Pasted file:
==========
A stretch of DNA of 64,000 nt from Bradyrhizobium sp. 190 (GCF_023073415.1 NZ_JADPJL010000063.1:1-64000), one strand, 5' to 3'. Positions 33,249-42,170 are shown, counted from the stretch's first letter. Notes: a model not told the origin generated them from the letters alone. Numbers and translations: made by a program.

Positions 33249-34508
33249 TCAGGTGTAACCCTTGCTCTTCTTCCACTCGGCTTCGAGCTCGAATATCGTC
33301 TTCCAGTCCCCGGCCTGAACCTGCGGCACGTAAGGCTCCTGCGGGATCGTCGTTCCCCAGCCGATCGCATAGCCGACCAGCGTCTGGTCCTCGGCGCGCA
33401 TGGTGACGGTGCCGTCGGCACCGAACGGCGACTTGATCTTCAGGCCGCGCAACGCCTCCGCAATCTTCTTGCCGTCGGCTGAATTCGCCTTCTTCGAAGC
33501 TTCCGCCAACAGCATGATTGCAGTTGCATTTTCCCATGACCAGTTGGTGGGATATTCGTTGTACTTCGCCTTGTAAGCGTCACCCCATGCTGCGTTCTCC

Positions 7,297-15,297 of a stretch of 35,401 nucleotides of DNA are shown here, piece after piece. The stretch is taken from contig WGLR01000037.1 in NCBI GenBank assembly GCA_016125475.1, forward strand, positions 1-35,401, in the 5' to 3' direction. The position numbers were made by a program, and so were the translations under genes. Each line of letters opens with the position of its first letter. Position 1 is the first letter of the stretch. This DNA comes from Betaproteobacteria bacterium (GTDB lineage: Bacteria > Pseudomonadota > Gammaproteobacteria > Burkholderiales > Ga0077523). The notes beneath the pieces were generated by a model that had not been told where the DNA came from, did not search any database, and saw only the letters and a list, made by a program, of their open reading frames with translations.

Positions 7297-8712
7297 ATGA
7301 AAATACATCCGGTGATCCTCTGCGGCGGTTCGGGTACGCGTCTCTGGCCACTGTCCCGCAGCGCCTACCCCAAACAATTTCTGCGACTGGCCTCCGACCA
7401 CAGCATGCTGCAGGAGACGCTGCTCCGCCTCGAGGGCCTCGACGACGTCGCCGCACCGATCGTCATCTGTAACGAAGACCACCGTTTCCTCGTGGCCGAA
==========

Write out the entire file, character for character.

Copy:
A stretch of DNA of 64,000 nt from Bradyrhizobium sp. 190 (GCF_023073415.1 NZ_JADPJL010000063.1:1-64000), one strand, 5' to 3'. Positions 33,249-42,170 are shown, counted from the stretch's first letter. Notes: a model not told the origin generated them from the letters alone. Numbers and translations: made by a program.

Positions 33249-34508
33249 TCAGGTGTAACCCTTGCTCTTCTTCCACTCGGCTTCGAGCTCGAATATCGTC
33301 TTCCAGTCCCCGGCCTGAACCTGCGGCACGTAAGGCTCCTGCGGGATCGTCGTTCCCCAGCCGATCGCATAGCCGACCAGCGTCTGGTCCTCGGCGCGCA
33401 TGGTGACGGTGCCGTCGGCACCGAACGGCGACTTGATCTTCAGGCCGCGCAACGCCTCCGCAATCTTCTTGCCGTCGGCTGAATTCGCCTTCTTCGAAGC
33501 TTCCGCCAACAGCATGATTGCAGTTGCATTTTCCCATGACCAGTTGGTGGGATATTCGTTGTACTTCGCCTTGTAAGCGTCACCCCATGCTGCGTTCTCC

Positions 7,297-15,297 of a stretch of 35,401 nucleotides of DNA are shown here, piece after piece. The stretch is taken from contig WGLR01000037.1 in NCBI GenBank assembly GCA_016125475.1, forward strand, positions 1-35,401, in the 5' to 3' direction. The position numbers were made by a program, and so were the translations under genes. Each line of letters opens with the position of its first letter. Position 1 is the first letter of the stretch. This DNA comes from Betaproteobacteria bacterium (GTDB lineage: Bacteria > Pseudomonadota > Gammaproteobacteria > Burkholderiales > Ga0077523). The notes beneath the pieces were generated by a model that had not been told where the DNA came from, did not search any database, and saw only the letters and a list, made by a program, of their open reading frames with translations.

Positions 7297-8712
7297 ATGA
7301 AAATACATCCGGTGATCCTCTGCGGCGGTTCGGGTACGCGTCTCTGGCCACTGTCCCGCAGCGCCTACCCCAAACAATTTCTGCGACTGGCCTCCGACCA
7401 CAGCATGCTGCAGGAGACGCTGCTCCGCCTCGAGGGCCTCGACGACGTCGCCGCACCGATCGTCATCTGTAACGAAGACCACCGTTTCCTCGTGGCCGAA